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November 14th, 2013

It’s hard to make predictions, especially about the future. This is meant to underline the folly of “static thinking”  – assuming that today’s pace of resource depletion and waste will continue unabated into the future. The fatal flaw? There is no acknowledgment of the greatest resource of all, human imagination. For example, the dawn of the Computer Age saw predictions that beige boxes would cover the landscape. Instead, we have smaller, lighter, recyclable products, and new technologies and services for taking care of e-waste, outmoded gadgets, and “used tech.” Human ingenuity wins again.


There are various ways you can participate in recycling and re-purposing old tech. We’ll take a look at four major ways to:

  • trade, recycle, or dispose of branded electronics with most of the big-name tech firms, as well as retailers;
  • sell or trade them in, putting them back into the (used) market;
  • donate devices to nonprofits and others—government agencies, churches, community groups—to repair and give to others; and
  • repurpose various tech products via DIY projects at home, school, and other locations.

1. Trade, recycle, dispose — Some firms (Lenovo, Canon, Dell) will accept only their own products for recycling, while others (HP, Sony EcoTrade) take any device regardless of maker. In addition to big phone makers (LG, Motorola), niche firms like appliance maker Dyson and game company Nintendo offer programs for their products, too. When you return an Apple product, whether it’s an iMac or MacBook, the firm will apply any monetary value it may have to a gift card.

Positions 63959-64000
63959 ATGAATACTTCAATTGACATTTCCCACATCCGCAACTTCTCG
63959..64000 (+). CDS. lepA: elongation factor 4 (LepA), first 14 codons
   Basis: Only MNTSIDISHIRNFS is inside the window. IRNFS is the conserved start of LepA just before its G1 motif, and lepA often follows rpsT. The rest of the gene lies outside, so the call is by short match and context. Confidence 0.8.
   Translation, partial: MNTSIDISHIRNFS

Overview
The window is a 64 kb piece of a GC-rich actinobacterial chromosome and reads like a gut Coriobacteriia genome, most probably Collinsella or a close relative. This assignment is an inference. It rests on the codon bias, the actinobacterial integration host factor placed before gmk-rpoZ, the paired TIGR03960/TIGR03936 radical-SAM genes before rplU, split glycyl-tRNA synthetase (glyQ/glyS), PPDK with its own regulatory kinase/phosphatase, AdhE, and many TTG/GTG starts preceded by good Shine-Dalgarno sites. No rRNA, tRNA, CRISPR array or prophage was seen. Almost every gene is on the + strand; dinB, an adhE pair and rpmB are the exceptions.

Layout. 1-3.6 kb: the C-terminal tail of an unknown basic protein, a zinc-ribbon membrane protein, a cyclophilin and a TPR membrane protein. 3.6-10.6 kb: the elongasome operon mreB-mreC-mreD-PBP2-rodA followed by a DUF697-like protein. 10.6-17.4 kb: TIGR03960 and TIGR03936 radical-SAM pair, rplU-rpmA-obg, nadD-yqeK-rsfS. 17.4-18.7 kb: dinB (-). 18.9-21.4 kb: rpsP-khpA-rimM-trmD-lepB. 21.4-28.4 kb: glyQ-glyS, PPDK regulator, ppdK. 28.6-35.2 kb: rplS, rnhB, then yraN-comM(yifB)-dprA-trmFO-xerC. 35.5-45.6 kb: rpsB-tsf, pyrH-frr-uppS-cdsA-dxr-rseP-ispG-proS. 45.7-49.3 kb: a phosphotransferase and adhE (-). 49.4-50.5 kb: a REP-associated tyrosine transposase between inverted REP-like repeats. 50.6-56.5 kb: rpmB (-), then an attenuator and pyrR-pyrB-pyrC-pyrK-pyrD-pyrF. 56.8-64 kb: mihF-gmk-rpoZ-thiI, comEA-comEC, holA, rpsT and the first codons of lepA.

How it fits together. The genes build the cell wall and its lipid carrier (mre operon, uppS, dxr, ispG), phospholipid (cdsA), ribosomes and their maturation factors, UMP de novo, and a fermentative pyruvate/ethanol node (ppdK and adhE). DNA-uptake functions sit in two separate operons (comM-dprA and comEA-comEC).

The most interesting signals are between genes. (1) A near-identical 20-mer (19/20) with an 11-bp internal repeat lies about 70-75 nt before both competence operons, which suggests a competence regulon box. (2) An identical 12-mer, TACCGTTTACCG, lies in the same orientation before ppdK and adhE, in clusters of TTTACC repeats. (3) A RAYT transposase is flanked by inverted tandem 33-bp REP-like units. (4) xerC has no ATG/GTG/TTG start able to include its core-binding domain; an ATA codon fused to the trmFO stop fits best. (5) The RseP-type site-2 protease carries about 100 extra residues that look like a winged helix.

2. Sell or trade in — You can easily go on the Internet and list your used tech for sale. There are brand-specific sites that specifically want, say, Apple’s Macs, Xserve RAID units, and iPhones. Other firms will buy any and all used devices to refurbish and resell. Gazelle is well known for this, while others such as Glyde will even estimate the varying amounts you’d get from selling on various websites. The Amazon Trade-In Program issues gift cards for eligible used electronics (plus books, DVDs, phones).

3. Donate for redistribution — Your working used tech can be quite beneficial to someone else. Many nonprofits and groups collect and refurbish cellphones, PCs, tablets, and other devices to give to those in need. Both the National Coalition Against Domestic Violence (NCADV)—which works with Cellular Recycler—and Verizon’s HopeLine are connecting survivors of domestic violence with important resources. You can direct your donations to soldiers, the disadvantaged, and even the U.S. Environmental Protection Agency.

4. Repurpose via art, DIY Projects — An old television makes a great picture frame, among other things. Consider using your old tech gear as containers, frames, bases for lamps or sculptures, vases, or freestanding “statements.” Some project sites are meant for true, soldering-iron-wielding geeks who want to make robots or Rube Goldberg contraptions. However, there are also scores of websites that show you how to turn old tech gear into works of art (or sheer whimsy) with no special skills required.

Of course one of the easiest ways to recycle is to rent technology for short-term office use, projects or events. CRE Rentals is stocked with the latest computer, audiovisual rental inventory, ready to deliver (or ship) to your location to meet your needs. Learn more about our products and services by calling (877) 266-7725.

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